India’s rich culinary traditions are slowly fading away in the wake of changing lifestyles and fast food and frozen food culture.
However, in recent years several measures undertaken by various organizations and individuals to revive and preserve its varied culinary heritage have borne fruits.
The Museum of Culinary Arts at Manipal in India’s Karnataka state inaugurated by a Michelin star celebrity in April was a bold attempt in this direction. The Museum is attached to the School of Culinary Arts, WelcomGroup Graduate School of Hotel Administration (WGSHA) at Manipal Academy of Higher Education.
Chef Vasanthan Sigamany, Associate Professor at WGHSA here claims that this institute is one of the finest culinary schools of India and the culinary museum is one of its kind illustrating the historical journey of India’s kitchen heritage industry with amazing and rare displays.
Housed in the Department of Culinary Arts Building shaped like a giant Harappan cooking pot, the museum features stunning and rare collections of more than 2000 traditional household and kitchen equipment and utensils originating from different cultures and parts of India including Jammu, Rajasthan, Kerala, Goa and Karnataka and North- Eastern states.
The collection varies from simple utensils of everyday use to intricately carved decorative items reserved for the royalty or special occasions.
The artefacts are a reflection of the local culture of its bearers and setting them apart is their distinct art and tradition skillfully crafted by their artisans. Nearly 90 percent of the museum collection are donated by chef Vikas Khanna, an alumnus of the WGSHA and the man behind the museum.
At the inauguration, a catalogue book by Vikas Khanna titled ‘Patra’ was also released which focuses on the utensils showcased in the museum.
In this book, the renowned Chef elaborates the need to preserve India’s rich culinary history to educate the future generations and also to give them the opportunity to understand their culture and heritage. As he rightly puts it ‘Every home has its own traditions and the perfect vessel to carry it forward.’
The museum contains some of India’s oldest culinary equipments and one such is an old iron vessel (Kodapana) dated 700-year old used to pull water from the well. Also displayed is the 600-year old wooden oil extractor from Rajasthan.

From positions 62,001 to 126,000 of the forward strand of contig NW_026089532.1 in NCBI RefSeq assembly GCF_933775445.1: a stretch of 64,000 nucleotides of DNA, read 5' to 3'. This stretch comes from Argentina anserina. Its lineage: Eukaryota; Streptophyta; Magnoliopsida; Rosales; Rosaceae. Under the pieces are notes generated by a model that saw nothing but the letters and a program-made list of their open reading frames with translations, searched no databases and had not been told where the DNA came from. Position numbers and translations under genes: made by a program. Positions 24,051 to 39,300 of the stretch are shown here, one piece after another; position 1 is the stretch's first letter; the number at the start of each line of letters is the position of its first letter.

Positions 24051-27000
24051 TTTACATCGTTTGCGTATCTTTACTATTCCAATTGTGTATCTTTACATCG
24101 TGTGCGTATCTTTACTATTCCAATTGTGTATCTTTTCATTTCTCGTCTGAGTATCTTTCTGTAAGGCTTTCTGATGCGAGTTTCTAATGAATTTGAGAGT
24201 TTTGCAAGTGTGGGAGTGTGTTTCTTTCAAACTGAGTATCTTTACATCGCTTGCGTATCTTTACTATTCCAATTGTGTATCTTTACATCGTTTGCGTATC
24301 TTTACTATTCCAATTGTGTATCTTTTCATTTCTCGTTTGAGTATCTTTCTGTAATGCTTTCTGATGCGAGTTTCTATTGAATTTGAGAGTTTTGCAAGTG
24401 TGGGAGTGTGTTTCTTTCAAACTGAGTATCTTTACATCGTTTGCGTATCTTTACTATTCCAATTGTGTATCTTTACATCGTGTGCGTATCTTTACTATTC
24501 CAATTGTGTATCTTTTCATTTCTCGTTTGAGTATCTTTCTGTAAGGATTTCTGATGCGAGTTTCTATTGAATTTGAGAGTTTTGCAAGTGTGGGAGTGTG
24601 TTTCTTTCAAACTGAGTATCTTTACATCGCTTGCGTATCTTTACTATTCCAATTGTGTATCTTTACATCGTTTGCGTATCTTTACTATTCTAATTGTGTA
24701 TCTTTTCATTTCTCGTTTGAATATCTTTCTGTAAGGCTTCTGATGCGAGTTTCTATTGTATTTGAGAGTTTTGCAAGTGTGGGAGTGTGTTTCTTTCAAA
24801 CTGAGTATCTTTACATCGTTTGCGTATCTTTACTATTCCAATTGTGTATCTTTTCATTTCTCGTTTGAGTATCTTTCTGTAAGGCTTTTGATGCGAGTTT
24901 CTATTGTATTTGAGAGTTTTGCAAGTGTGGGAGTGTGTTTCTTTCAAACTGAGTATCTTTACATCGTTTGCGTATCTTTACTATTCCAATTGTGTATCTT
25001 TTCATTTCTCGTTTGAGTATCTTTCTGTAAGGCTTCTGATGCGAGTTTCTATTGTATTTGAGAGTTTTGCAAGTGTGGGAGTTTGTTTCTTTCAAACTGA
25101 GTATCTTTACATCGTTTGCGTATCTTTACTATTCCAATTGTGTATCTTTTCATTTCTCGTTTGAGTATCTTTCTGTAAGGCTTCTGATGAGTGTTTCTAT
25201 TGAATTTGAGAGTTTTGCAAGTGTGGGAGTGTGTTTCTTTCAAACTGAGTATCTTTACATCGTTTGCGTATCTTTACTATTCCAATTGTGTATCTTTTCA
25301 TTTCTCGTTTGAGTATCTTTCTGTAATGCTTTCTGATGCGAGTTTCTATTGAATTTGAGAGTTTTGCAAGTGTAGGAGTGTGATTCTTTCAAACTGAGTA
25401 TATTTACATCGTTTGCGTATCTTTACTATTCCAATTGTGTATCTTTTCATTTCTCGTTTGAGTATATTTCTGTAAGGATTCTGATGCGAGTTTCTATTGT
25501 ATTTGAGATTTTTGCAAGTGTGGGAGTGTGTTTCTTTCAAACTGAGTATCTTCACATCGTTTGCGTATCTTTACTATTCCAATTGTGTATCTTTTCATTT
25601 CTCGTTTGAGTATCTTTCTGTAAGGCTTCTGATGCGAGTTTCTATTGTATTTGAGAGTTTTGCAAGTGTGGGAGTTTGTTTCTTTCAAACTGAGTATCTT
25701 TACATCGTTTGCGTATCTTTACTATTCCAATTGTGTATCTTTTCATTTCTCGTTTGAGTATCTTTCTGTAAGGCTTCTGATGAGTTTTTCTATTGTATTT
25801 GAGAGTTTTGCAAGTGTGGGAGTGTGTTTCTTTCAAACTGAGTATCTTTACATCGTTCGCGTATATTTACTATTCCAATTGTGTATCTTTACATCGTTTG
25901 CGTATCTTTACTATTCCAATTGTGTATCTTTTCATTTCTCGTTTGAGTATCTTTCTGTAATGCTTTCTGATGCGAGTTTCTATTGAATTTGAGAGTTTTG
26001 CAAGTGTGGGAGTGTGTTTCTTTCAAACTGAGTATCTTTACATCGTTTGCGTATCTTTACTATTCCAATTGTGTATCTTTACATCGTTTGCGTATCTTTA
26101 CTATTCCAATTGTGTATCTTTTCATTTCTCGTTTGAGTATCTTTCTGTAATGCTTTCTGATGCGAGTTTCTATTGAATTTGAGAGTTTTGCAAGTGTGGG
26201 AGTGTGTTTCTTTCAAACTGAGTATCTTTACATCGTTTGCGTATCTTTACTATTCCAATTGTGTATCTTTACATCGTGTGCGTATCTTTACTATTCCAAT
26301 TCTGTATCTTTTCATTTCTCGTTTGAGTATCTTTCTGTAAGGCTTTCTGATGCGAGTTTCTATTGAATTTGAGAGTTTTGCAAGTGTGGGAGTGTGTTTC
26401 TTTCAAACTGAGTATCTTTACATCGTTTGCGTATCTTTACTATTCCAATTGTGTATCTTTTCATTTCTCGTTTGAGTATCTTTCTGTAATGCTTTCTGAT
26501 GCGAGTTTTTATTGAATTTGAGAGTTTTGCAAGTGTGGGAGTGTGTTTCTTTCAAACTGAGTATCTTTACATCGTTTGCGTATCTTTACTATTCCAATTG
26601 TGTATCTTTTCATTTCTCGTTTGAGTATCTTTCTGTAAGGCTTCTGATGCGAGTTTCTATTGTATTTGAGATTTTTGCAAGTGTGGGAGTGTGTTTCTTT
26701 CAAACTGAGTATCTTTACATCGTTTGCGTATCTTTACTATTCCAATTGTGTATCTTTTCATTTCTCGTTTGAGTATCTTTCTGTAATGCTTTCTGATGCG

Besides these, various bowls dating to Harappan era, a 400-year old bucket, utensils used by the royals, ancient samovars, pickle bottles, etc have been magnificently displayed.
The Museum is a myriad collection of stone, metal and wooden culinary equipment from the bygone eras; most of which have been replaced by modern gadgets today. Huge copper and brass pots, waterflasks, huge platters, pounders and crushers greet the visitors at the entrance of the Museum.
The galleries upstairs display the collection both within the glass shelves and over the counters. An array of food containers, tiffin boxes, colanders, graters and scrappers, pounders and grinders, spice boxes, oil containers, teapots, pans and steamers are laid out neatly.
The topmost floor’s gallery contains kitchen equipment used for cooking especially for large gatherings – big pans, metal jars, earthen pots, stoves, pounders, weighing scales, measuring equipment vessels, snack makers, churners and stirrers of varying sizes; all arranged aesthetically.
A room displays the collections which are delicate and rare and includes beautiful earthenware pots, intricately carved metallic pots and pans, containers, graters, different sizes of mallets, mashers, whiskers, spoons, ladles and forks.
Colorful rolling pins, old bamboo utensils from North-Eastern states, different shapes and sizes of drinking vessels and cup are also showcased. The prime attraction here is the 32-piece brass picnic set consisting of several pots, plates, bowls, rolling pin, ladle, tong and stirrer.
Various exclusive tools are seen depicting the rich Indian heritage. The only flip side is that the items are not named individually. A one-line description also would educate the visitors.
The Museum is also operating as a ‘Travelling Museum’ and its valuable collections are being lent for exhibitions held both within and outside India to showcase the richness of Indian culinary tradition.
The visit to this Museum leaves one nostalgic of ‘grandmother’s kitchen’ and helps us to experience the charm of culture, heritage and hospitality which our ancestors churned out for their family and friends utilizing these ancient artistic equipment.